'I dreamt it': Port Huron hair salon finds ways to survive and thrive in the face of a pandemic

To flourish is not just to grow but to thrive.

And in over one year’s time, that’s just what Naesa Richardson has been able to do with her Port Huron salon, Flourish Hair Gallery – global pandemic or not.

In fact, it was just six days after the celebration of the company’s one-year anniversary, March 19, 2019, that Richardson was forced to temporarily close her doors due to the COVID-19 outbreak.

But Flourish has since re-opened, abiding by the state-mandated health and safety guidelines. The salon and its products cater to people and hair of all types. Black, white. Women, men. It’s Richardson’s goal for the Flourish brand to be a universal one.

Rather than let the shutdown get her down, Richardson was able to focus on her online store, where she sells her own line of Flourish merchandise and hair care products. There are the Flourish hoodies, t-shirts, and more. And there are her Flourish-branded hair care products, including shampoo, conditioner, and beard oil. The plan is to take the brand national one day.

Celebrating her clients and lifting them up is a big part of Flourish and Richardson’s mission, too.

"With the shutdown, we tried to encourage our clients to focus on the mental health side of things. No one really talks about that," Richardson says.

"I’d promote photo shoots, daily affirmations, work-out groups. Anything to make sure that our clients' mental health is okay."

Born and raised in nearby Kimball, Richardson moved to the southside of Port Huron when she was six years old. After attending cosmetology schools like Paul Mitchell The School, Richardson would end up winning a Paul Mitchell competition. The contest flew her out to Los Angeles where she did hair for The X Factor TV show.

It was on that first trip to L.A. where she found some of her inspiration. Walking around the red carpets and movie premieres, Richardson wanted to bring a piece of that back to Port Huron. Her clients, she says, are her celebrities. And she does her best to make them feel that way, taking their photos and spotlighting them on social media in hopes to give them a confidence boost.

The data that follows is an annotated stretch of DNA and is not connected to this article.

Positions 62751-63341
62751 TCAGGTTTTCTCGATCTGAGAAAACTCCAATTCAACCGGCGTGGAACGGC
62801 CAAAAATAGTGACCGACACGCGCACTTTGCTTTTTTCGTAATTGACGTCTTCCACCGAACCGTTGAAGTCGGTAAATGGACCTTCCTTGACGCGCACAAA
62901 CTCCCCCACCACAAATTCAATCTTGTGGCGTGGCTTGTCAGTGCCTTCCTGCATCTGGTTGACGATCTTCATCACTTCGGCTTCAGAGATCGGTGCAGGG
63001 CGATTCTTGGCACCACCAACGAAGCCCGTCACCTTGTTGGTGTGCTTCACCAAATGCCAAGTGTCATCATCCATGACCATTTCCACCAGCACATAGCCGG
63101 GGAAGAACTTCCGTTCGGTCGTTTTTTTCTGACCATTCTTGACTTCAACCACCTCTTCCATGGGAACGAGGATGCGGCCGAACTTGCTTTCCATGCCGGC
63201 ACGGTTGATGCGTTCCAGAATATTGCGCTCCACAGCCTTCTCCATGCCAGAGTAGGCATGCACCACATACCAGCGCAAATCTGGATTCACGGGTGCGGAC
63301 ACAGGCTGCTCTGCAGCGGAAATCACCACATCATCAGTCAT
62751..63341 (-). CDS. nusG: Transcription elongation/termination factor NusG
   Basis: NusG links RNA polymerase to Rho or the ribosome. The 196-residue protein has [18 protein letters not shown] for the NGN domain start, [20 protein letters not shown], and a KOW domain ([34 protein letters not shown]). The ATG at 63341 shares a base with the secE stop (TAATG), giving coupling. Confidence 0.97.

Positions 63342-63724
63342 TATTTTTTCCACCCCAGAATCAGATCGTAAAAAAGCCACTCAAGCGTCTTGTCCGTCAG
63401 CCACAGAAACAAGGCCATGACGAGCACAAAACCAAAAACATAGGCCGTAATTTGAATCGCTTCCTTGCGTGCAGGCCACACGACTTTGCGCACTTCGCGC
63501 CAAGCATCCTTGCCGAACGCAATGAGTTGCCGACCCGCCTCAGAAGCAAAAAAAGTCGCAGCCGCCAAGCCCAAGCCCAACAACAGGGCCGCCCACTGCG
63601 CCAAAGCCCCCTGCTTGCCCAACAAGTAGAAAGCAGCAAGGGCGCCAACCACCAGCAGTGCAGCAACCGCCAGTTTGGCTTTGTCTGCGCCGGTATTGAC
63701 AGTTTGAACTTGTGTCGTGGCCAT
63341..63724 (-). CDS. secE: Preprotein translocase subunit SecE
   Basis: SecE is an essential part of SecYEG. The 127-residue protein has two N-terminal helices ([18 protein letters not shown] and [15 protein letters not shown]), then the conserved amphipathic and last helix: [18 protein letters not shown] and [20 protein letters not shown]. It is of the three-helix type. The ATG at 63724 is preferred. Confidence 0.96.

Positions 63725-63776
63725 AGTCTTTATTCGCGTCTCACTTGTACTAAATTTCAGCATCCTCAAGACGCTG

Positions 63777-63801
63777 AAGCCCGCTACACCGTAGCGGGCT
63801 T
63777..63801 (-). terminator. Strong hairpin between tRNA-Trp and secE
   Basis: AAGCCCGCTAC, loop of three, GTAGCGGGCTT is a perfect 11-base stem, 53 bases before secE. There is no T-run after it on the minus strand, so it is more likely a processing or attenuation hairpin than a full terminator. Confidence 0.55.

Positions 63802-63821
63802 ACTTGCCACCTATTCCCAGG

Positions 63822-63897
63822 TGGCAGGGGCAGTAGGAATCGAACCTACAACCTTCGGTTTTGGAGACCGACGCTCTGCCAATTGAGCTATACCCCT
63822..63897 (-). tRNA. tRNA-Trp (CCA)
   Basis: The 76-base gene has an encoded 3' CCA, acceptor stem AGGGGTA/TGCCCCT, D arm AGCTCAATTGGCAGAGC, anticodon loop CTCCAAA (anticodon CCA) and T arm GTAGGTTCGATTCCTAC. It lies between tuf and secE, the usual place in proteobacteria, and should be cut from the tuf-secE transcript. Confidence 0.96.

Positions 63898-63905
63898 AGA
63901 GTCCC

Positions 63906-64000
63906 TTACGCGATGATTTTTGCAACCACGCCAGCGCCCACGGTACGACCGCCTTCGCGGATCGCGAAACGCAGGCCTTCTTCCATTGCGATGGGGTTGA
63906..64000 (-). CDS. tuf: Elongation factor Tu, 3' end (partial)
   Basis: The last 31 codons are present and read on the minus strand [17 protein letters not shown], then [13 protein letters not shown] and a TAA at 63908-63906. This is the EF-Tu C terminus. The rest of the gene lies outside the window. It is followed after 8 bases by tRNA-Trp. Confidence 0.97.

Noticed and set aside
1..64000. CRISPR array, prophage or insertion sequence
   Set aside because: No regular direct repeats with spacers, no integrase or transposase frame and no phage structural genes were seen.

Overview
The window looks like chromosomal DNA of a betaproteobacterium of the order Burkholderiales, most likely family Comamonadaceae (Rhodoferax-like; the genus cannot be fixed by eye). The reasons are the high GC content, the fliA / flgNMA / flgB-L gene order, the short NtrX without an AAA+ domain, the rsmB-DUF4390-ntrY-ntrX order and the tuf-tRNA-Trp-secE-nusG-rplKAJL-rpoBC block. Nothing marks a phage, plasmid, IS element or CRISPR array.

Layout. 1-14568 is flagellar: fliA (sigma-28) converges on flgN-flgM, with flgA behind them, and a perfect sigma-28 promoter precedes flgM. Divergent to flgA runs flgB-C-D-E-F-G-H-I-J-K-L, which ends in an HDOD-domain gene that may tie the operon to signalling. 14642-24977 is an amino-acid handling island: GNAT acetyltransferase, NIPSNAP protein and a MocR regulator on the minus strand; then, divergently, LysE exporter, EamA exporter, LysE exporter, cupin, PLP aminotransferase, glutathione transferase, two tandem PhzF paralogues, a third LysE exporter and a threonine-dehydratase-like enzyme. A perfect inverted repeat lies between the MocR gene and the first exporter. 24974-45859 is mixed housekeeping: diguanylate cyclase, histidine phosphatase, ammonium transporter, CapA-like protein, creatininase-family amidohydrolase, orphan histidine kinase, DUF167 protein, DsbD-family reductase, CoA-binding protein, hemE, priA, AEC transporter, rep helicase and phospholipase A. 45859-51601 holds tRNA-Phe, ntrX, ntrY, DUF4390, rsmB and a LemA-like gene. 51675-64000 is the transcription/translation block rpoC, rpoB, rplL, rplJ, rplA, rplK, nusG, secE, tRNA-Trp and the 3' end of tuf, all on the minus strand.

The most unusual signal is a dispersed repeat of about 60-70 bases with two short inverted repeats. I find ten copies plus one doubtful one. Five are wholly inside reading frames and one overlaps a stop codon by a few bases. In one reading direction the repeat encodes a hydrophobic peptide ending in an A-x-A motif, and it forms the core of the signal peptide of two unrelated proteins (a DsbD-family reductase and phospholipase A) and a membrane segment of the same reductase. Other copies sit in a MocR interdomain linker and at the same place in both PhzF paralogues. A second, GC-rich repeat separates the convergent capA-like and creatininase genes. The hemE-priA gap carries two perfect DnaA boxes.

The remarkable thing is that there’s not much "Hollywood" to the Flourish story beyond that. Richardson bootstrapped her way to success, leasing the salon chairs until she paid them off, performing DIY renovation jobs herself.

Richardson didn’t have much in the way of savings when she started her business, nor grants or loans. She opened her business on the strength of faith, she says.

"I started Flourish with less than $1,200 in my pocket. And rent itself was $1,200. But it worked and we’re here today and I’m thankful," Richardson says.

"It happened and I dreamt that it would. I wanted to create my own atmosphere."

Naesa Richardson and the Flourish teamWhen the COVID-19 pandemic hit, a new set of challenges presented itself. Thankfully for Richardson, one of her clients was Jazmyn Thomas, Chair of the Community Foundation of St. Clair County’s Equity and Inclusion Committee.

The relatively new committee has helped Richardson navigate both COVID-19 and business in general.

The committee donated more than 200 face masks and shields, for example. Kanchan Wankhede, who works as a small business consultant for the equity and inclusion committee, has helped with introducing processes and procedures, things like profit-and-loss statements, things that no one ever taught Richardson before.

Wankhede also helped Richardson apply for a grant intended specifically for minority- and women-owned businesses. The Economic Development Alliance of St. Clair County provided the grants with funding support from the Community Foundation's Covid-19 Thumbcoast Regional Response Fund.

Flourish Hair Gallery was awarded a $2,000 grant through the program, which Richardson was able to use toward rent during the shutdown.

"Kanchan opened my eyes to what is available in the community. I think with a lot of minority businesses, it’s not like we don’t want the help, we’re just unaware that it’s out there. And also not being part of downtown, we don’t have access to the same information," Richardson says.

"I wouldn’t have known about any of this if I didn’t do Jazmyn’s hair. It just came up in conversation.

"A lot of people out here that want to be entrepreneurs, it’s not all glitz and glamour. There are sacrifices but you can do it."

Flourish Hair Gallery is located at 2125 Military St. in Port Huron.

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